Challenges Of Electric Vehicles

Globally, the production of electric cars and hybrid electric vehicles has come with incredible speed and are getting more deeply rooted than ever. In fact, they have stormed the economies of Asia, Europe and America in a yet dizzying fashion due to the ingenuity of their engineers and technologists. The electric vehicles are flourishing in countries of the aforementioned continents: China, India, Japan, South Korea, Germany, United Kingdom, Netherlands, Spain, Belgium, France, United States, Canada, etc.
With perhaps the exception of South Africa, the whole of Africa, including Nigeria, have remained mere observers in the array of the emerging revolutionary breakthroughs in the world of vehicle manufacturing. Electric cars and their hybrid variants are responses to the urgent clamour for an environmentally- cleaner world. The global environment has, for decades, been degraded by the emission of tons of Carbon Dioxide and related elements on account of massive usage of hydrocarbons in the form of petroleum products by gas-driven vehicles.
Historically, electric cars have been around since the late 19th century, the development progressing gradually over time. According to reports, interest in electric cars gained momentum by the early 1970s by reason of the increasing concerns over global climatic conditions and soaring cost of petroleum products.
B
etween then and now, scientists and engineers have worked assiduously to improve on the advances made in electric vehicles production. The result is the churning out of competitive, flashy electric and hybrid electric vehicles that eliminate or minimize usage of petroleum products. Several countries have set deadlines ranging from five to 20 years to flood their economies with the fuelless vehicles.
T
he implications of the foregoing for global economies are varied. While the feat is being celebrated, promoted and encouraged by technologically- advanced economies because of its numerous merits, including job creation potentials, the development represents a significant shift in the consumption of crude oil and its products. In other words, it means a progressive decline in the use of petrol and allied products to drive vehicles, worldwide.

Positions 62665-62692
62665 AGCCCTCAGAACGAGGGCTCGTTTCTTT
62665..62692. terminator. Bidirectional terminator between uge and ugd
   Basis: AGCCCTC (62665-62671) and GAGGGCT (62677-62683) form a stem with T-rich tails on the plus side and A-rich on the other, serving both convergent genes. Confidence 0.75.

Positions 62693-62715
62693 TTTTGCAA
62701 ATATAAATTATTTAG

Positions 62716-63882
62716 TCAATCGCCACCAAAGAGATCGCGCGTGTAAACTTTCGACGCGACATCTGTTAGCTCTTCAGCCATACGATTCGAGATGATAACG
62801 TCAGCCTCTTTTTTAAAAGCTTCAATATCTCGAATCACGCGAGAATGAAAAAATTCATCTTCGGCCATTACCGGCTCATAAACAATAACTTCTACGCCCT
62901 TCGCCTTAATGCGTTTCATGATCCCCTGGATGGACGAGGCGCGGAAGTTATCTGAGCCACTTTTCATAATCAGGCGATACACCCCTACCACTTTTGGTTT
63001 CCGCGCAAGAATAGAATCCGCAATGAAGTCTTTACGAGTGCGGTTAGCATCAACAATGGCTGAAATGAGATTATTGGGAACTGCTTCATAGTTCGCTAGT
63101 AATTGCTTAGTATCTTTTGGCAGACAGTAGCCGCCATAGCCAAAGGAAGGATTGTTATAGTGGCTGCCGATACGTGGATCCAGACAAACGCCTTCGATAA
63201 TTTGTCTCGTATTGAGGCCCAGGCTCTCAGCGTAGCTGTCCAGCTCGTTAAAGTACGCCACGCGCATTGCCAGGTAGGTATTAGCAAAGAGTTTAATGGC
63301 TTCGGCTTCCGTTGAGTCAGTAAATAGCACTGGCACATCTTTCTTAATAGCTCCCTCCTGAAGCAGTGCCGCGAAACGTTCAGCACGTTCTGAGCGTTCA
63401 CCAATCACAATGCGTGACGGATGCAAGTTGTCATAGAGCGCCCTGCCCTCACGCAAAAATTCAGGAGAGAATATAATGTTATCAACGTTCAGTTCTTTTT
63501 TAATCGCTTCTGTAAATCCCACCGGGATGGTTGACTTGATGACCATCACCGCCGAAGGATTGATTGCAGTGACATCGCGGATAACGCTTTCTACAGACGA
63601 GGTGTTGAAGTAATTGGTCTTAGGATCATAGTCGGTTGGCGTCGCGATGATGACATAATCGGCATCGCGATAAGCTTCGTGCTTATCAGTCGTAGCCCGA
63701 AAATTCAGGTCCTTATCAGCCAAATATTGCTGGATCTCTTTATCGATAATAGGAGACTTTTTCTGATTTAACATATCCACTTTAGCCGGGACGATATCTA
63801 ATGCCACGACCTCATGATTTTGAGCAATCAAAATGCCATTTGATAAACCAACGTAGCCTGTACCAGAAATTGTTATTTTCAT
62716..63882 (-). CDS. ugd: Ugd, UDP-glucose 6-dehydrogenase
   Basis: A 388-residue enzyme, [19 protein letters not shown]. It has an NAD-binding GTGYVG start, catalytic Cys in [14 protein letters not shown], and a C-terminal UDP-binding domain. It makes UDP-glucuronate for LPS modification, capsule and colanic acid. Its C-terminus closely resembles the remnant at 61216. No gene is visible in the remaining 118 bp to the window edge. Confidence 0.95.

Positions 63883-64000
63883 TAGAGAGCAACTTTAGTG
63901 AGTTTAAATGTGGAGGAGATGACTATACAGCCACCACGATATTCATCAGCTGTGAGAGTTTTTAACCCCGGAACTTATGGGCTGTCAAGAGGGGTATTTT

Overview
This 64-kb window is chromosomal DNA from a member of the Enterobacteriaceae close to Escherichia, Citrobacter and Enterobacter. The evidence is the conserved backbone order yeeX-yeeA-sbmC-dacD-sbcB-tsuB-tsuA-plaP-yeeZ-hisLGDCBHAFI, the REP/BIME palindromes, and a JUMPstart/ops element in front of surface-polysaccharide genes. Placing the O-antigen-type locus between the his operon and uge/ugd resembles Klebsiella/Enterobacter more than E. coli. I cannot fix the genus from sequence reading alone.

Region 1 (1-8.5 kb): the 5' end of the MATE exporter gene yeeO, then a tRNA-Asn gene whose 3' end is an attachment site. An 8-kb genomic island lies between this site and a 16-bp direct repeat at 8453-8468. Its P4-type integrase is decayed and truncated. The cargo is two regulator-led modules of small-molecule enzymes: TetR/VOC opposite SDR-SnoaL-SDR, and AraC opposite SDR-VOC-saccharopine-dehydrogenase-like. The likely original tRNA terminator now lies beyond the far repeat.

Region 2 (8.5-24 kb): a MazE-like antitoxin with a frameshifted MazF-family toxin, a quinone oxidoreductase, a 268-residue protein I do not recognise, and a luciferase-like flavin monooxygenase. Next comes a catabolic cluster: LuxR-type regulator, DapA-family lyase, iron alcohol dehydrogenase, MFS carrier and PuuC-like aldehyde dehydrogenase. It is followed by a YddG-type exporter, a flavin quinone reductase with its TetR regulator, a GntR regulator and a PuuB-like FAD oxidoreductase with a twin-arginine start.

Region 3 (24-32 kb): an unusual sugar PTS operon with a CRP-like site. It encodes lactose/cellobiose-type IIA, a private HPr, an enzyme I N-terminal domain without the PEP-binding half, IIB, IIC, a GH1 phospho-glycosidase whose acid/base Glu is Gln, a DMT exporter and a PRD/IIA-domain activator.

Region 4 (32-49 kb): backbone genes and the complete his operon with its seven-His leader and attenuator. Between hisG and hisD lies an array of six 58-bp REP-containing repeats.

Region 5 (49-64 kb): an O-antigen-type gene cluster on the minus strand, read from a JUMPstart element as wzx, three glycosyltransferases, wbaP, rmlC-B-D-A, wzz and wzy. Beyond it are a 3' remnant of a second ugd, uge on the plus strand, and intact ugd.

For oil-dependent countries as Nigeria, the scenario is scary. Most of the oil-producing countries in this category export their crude oil, earning, in the process, huge foreign exchange to finance their annual budgets. For decades, oil had remained the mainstay of the Nigerian economy. Thus, the decline in global oil consumption on account of the arrival of fuelless cars would spell a significant fall in oil revenue accruable to the country.
Sadly, the level of the nation’s technology in automobile manufacturing is unbearably low, meaning that we are already left behind in the novel technological equation. For the electric car makers, Nigeria stands out as a huge market for their new products, and even as a dumping ground for discarded fuel-driven vehicles. So, in the next few years, Nigerians would be driving cars without petrol.
Considering the impact of declined oil revenue to the Nigerian economy, the call for economic diversification becomes more than urgent. The Minister of State for Petroleum, Dr. Ibe Kachikwu, referred to the above development recently and reiterated the urgency for diversification of the economy.
While local scientists, engineers and technologists soak in the challenges posed by the emergence of electric cars and engage in strategies to lift Nigeria to that level of success, the government, in collaboration with the private sector, should embark on deliberate, real and massive economic diversification programmes that would ensure the nation is not stranded in any way.
We suggest that specific timelines be set for the real actualization of the programmes as they affect the various sectors of the economy. We acknowledge the inroads made so far in the agricultural sector where much is still needed to be done. It is our position that the successes achieved in the agricultural sector be replicated in other areas.

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